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Malindi in the grip of raging land disputes

By | July 9th 2011

By Biketi Kikechi

The Chembe Kibabamche coastline in Malindi does not boast wide sand beaches that attract thousands of rich tourists from Western Europe, but it has perhaps the highest number of disputes involving prominent local and foreign investors.

Land ownership cases at Chembe Kibabamche in Malindi affect both the mighty and ordinary folk all fighting for ownership of plots having multiple ownership documents whose authenticity is subjected to long court battles.

Prime Minister Raila Odinga appeared in a Malindi Court late last month to fend off claims that he allegedly sold a beach plot to a foreign investor and later claimed ownership of the same plot.

Raila told High Court Judge Hellen Omondi that he and his wife Ida own Kang’o Enterprise Ltd and had never sold the plot to a foreigner.

The investor John Frazer Unsworth had sued Kang’o and a squatter Ramia Alex Chakacha over the parcel of land at the controversial Chembe Kibabamche scheme.

On Wednesday, Makadara MP Gideon Mbuvi aka Sonko and activist Stanley Livondo were on the streets of Malindi protesting over plots allegedly grabbed from one of the most prominent Italian investors in Malindi.

Last year, the famous Marine Land, a tourist site managed and run by the Kenya Wildlife Services, was mysteriously sold to a famous Italian investor who formerly owned the Renault Formulae One racing team. The land, however, later reverted to Malindi Municipal Council.

Multiple allocations of title deeds by the Ministry of Lands, duplication of land ownership documents by unscrupulous land speculators, and fraud has made Chembe Kibabamshe a melting pot of land disputes whose consequences could be far reaching.

“The lid on the boiling pot will soon explode unless something is urgently done here, because politicians have colluded with the Ministry of Lands in Nairobi, the Lands Registry in Kilifi to forcefully take away undeveloped pieces of land from rightful owners,” said Malindi Mayor Samson Mapinga.

Obsolete titles

At the Kilifi Land Registry, plots with obsolete titles have been allocated new leases opening new court battles.

Malindi District Officer 1, Joseph Chepkwony described the problem as a time bomb whose effects would be felt far and wide.

Chepkwony recently told The Standard On Saturday that the question of land in Malindi is very emotive, specifically in Kilifi Jimba and Chembe Kibabamshe.

He says the problem dates back to the time Kanu was in power, and has since been aggravated by successive regimes – the Narc Coalition that took over power in 2003 and now the Grand Coalition Government.

“The problem was double allocations and people had different title deeds for one plot. More than two titles in one shamba (farm) and yet the Government regulation is one title deed for one plot,” said Chepkwony. Owing to the double allocations, the Ministry of Lands, under former Lands Minister Kivutha Kibwana (Narc Government), commissioned a task force to verify those holding genuine titles.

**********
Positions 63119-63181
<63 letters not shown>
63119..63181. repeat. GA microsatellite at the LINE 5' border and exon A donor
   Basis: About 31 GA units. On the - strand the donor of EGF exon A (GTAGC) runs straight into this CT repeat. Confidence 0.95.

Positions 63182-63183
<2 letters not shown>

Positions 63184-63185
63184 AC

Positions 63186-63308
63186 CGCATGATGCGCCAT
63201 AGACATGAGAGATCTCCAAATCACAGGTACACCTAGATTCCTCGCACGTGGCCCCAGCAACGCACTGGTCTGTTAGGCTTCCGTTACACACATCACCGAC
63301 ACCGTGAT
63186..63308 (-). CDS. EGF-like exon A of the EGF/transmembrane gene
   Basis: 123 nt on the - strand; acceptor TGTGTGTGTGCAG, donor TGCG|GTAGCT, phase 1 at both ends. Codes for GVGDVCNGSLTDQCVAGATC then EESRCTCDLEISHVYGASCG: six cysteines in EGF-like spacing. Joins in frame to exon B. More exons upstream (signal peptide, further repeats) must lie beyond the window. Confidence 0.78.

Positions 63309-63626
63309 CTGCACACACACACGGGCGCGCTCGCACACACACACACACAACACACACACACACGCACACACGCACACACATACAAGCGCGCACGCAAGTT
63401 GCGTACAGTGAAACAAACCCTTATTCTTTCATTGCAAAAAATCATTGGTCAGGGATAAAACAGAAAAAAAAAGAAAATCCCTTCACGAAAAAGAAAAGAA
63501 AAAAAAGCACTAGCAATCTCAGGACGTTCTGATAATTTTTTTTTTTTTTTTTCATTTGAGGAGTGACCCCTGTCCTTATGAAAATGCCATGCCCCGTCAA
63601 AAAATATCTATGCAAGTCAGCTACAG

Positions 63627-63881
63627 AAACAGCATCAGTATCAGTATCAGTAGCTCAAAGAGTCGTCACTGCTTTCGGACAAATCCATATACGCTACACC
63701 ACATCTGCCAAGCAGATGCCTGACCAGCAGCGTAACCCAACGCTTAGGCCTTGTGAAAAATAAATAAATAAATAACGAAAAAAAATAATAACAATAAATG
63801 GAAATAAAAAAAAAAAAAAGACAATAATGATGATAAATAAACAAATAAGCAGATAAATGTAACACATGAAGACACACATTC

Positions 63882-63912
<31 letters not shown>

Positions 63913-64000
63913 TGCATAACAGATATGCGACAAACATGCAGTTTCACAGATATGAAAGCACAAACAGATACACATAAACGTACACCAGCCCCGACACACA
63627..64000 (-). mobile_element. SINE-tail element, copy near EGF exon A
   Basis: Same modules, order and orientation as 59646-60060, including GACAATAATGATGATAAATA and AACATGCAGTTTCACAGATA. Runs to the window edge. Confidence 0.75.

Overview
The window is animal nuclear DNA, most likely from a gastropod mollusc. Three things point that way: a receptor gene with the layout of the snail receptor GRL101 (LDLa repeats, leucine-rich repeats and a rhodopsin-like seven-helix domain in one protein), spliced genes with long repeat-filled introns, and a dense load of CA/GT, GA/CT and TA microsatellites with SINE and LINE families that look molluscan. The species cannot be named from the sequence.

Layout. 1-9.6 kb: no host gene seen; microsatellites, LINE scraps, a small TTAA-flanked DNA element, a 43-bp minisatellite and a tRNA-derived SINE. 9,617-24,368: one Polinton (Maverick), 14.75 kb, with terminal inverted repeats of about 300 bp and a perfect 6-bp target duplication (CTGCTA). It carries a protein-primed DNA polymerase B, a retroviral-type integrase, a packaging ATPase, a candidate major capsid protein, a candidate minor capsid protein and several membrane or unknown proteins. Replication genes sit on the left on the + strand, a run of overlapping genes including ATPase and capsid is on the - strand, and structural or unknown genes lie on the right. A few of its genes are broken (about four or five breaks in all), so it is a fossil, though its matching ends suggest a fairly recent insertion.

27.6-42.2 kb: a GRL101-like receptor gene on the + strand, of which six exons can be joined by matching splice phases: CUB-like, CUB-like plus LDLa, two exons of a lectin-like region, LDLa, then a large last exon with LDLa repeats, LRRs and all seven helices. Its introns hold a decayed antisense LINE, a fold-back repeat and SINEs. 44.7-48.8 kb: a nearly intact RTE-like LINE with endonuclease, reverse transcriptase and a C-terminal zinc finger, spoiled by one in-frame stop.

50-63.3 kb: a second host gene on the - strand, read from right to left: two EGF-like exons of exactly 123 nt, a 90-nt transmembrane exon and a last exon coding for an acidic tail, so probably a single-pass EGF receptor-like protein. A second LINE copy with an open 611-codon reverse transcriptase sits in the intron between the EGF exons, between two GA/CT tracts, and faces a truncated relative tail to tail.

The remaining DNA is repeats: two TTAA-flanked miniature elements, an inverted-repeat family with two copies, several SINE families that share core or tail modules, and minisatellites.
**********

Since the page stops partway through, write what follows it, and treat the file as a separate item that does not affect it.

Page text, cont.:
The task force that included officers from Ardhi House in Nairobi and the local land committee, collected information from each claimant and concluded its work but did not resolve the problem.

In 2009, the ministry, under its current minister James Orengo, formed yet another task force, which concluded its work last year and submitted its report.

But only the DC’s office in Malindi, the Lands Registrar Kilifi and those identified and considered to hold genuine land title deeds got copies of the report.

What followed was another round of quick transfers of land at the Kilifi Lands registry between the cleared owners comprising mainly of registered companies owned by politicians and businessmen from Nairobi.

Mombasa Mayor Mapinga traces the land dispute in Chembe and Kilifi Jimba to the 1970s when Land officers posted to work in Kilifi from Nairobi grabbed beach plots and allocated themselves title deeds.

He claims one of those officers still holds a large number of beach plots although he had also disposed a number of them to Italian investors.

“The report has not been officially released to date but the problem is that local owners and other investors are not allowed to conduct searches at the Lands Registry in Kilifi,” said Mapinga.

He says officials at the ministry claim all files with disputes were forwarded to Ardhi House in Nairobi.

“I informed the MP about the complains but he told me not to worry because the task force did its work and everything will be resolved, and yet the Lands office in Kilifi is said to be giving out new leases,” said Mapinga.

To make matters worse, new developers have started putting up hotels and villas in the area despite a court order obtained by the Malindi Municipal Council stopping any development at Chembe Kibabamche and Kilifi Jimba being in force.

“Despite the embargo, plot transaction is going on and new leases are being given out even for land with court cases,” laments Mapinga.

And he adds: “We have sought the intervention of the Provincial Administration, but they have not been of assistance because they are part of the problem as they have been sending policemen to protect those undertaking illegal constructions,” said Mapinga.

The mayor said he had raised the issue with Malindi DO Josephenie Njenga, who allegedly told him the officers had been deployed to guard the plots by the District Commissioner.

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